Computational Models of Intelligence (Spring 2012)
 
  • Interdisciplinary Program in Cognitive Science, Seoul National University
  • Instructor: Dr. Joon Shik Kim
    • Tel: 010-2838-0324
    • E-mail: jskim.ozmagi@gmail.com
    • Homepage: http://bi.snu.ac.kr/~jskim
    • Consultation Time/Place: 10:00-12:00 AM (Mon., Wed., Fri.) / 302-314-1
  • Classroom: Bldg. 14, Room# 207-1
  • Time: Thursday 13:00-16:00


  • Purpose of Course
    • Alan Turing proposed the concept of artificial intelligence with Turing machine in 1950. Today, computational intelligence is applied in various areas through a machine learning algorithm. We study various machine learning algorithms in the class. Student will have a chance of writing a research report with his/her own data based on the discussion of the class. Not only the students of science and engineering background but also the students of humanity, social science or art are welcomed.

  • Evaluation
    • Attendance (10%)
    • Task (30%)
    • Medium (30%)
    • Final (30%)

  • References
    1. AM Turing, Computing machinery and intelligence, Mind, 59(236): 433-460, 1950.
    2. RM Neal, Markov Chain sampling methods for Dirichlet process mixture models, Journal of computational and graphical statistics, 9(2): 249-265, 2000.
    3. G Welch, G Bishop, An introduction to the Kalman filter, TR 95-041 (department of computer science, university of north carolina at Chapel Hill), 2006.
    4. RS Sutton, Integrated modeling and control based on reinforcement learning and dynamic programming, NIPS 3 (proceedings of the 1990 conference on Advances in neural information processing systems 3).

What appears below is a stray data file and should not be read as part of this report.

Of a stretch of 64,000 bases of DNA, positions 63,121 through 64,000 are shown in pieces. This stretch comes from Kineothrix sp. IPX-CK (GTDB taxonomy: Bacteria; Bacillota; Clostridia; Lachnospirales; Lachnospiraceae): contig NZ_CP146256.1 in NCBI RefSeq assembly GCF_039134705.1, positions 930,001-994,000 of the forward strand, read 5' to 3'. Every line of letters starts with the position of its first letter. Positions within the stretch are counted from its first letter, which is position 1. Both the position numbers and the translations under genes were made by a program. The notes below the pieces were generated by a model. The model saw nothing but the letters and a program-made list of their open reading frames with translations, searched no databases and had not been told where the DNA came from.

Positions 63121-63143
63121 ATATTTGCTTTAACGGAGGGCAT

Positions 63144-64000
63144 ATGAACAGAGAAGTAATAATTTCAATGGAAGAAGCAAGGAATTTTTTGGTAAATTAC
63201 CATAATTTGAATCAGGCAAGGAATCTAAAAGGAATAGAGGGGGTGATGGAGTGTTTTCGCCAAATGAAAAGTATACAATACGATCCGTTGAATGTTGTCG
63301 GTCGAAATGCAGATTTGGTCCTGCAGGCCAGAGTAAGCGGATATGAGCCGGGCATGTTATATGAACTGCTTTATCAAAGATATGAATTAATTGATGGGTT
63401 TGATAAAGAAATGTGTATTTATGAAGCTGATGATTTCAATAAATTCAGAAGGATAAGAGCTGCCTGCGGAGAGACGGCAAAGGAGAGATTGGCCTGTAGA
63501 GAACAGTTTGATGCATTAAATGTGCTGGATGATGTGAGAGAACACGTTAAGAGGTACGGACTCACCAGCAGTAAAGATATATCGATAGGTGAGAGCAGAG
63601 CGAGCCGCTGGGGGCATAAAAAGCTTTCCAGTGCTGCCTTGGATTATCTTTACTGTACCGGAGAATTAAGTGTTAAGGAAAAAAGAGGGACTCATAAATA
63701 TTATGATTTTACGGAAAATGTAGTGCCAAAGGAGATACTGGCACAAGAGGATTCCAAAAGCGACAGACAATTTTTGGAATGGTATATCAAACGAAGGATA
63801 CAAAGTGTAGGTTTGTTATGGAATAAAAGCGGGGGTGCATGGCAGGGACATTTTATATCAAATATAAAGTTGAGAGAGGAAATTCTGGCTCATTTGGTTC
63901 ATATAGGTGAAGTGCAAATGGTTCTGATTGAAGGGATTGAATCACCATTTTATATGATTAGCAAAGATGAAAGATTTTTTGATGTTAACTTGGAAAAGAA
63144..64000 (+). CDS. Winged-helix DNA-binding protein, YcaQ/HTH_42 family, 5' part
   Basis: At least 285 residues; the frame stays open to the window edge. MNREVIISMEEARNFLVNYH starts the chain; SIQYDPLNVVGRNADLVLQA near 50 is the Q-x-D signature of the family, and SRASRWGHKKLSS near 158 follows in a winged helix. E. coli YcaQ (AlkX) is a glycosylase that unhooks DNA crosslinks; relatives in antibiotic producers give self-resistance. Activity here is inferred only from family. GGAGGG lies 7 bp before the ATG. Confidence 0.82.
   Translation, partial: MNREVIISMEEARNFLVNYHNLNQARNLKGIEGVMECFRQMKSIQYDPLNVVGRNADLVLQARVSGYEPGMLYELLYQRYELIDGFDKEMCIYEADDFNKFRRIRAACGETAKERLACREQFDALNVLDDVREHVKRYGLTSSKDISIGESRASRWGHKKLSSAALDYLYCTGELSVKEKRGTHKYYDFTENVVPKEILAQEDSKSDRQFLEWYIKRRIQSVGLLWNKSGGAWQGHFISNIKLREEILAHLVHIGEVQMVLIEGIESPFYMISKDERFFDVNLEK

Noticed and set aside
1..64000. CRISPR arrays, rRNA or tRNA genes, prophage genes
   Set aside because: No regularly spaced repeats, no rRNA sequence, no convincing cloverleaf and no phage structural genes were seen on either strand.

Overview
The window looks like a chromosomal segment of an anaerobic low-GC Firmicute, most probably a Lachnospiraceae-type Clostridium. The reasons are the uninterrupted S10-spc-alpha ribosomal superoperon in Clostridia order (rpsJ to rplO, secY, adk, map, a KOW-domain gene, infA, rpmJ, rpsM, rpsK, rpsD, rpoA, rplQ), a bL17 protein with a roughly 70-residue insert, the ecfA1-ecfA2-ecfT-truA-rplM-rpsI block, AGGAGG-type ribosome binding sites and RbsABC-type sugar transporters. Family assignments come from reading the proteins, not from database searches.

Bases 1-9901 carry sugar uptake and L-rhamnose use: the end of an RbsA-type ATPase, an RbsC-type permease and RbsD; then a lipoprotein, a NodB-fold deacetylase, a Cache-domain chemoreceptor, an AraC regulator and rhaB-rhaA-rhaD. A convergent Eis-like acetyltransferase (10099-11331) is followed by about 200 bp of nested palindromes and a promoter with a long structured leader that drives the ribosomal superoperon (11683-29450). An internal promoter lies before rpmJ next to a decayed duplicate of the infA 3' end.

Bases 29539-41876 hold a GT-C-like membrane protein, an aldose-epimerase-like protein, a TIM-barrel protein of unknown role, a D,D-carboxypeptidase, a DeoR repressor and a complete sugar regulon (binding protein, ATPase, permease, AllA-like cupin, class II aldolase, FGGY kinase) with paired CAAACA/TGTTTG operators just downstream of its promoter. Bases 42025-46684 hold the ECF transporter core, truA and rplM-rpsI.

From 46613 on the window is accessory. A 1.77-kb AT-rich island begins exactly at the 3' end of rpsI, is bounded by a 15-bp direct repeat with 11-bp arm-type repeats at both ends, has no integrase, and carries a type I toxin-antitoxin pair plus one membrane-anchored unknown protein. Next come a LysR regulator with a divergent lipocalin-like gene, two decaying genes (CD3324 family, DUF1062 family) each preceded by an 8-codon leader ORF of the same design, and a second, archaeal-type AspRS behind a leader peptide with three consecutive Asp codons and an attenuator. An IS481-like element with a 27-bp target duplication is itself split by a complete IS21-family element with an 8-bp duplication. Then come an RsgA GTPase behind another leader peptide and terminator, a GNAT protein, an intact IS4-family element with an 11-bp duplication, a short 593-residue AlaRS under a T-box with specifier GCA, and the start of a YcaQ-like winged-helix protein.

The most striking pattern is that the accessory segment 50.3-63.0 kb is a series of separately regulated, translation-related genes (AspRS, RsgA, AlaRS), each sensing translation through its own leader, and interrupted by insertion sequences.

5. GD Honey, CHY Fu, J Kim, MJ Brammer, TJ Croudace, J Suckling, EM Pich, SCR Williams, ET Bullmore, Effects of verbal working memory load on corticocortical connectivity modeled by path analysis of functional magnetic resonance imaging data, Neuroimage 17: 573-582, 2002.
    6. LR Rabiner, A tutorial on hidden Markov models and selected applications in speech recognition, Proceedings of the IEEE, 77(2): 257-286, 1989.
    7. C Cortes, V Vapnik, Support-vactor networks, Machine learning, 20: 273-297, 1995.
    8. K Friston, The free-energy principle: a rough guide to the brain?, Trends in cognitive sciences, 13(7): 293-301, 2009.
    9. CKI Williams, CE Rasmussen, Gaussian processes for regression, NIPS, 1996.
    10. NL Roux, Y Bengio, Representational power of restricted Boltzmann machines and deep belief networks, Neural computation, 20: 1631-1649, 2008.
    11. JS Kim, JC Kim, J O, BT Zhang, A global minimization algorithm based on a geodesic of a Lagrangian formulation of Newtonian dynamics, Neural processing letters, 26: 121-131, 2007.

  • Lecture Plan
  • Week Lecture Content Slides
    1 Week Turing machine and artificial intelligence (ref.[1]) down
    2 Week Dirichlet process with Gibbs sampling (ref.[2]) down
    3 Week Kalman filter for tracking the missile (ref.[3]) down
    4 Week Reinforcement learning (ref.[4]) down
    5 Week Presentation of reference paper (students)
    6 Week Structural equation of modeling for connectivity analysis (ref.[5]) down
    7 Week Hidden Markov model (Viterbi and Baum-Welch algorithms) (ref.[6]) down
    8 Week Support vector machine (SVM) (ref.[7]) down
    9 Week Free-energy principle (ref.[8]) down
    10 Week Gaussian process (GP) (ref.[9]) down
    11 Week Mid-presentation of research (students)
    12 Week Restricted Boltzmann machine (RBM) (ref.[10] by Jiseob Kim) down
    13 Week Geodesic of a Lagrangian dynamics (ref.[11]) down
    14 Week Final presentation of research (students)

Last updated: April 2012 by Chung-Yeon Lee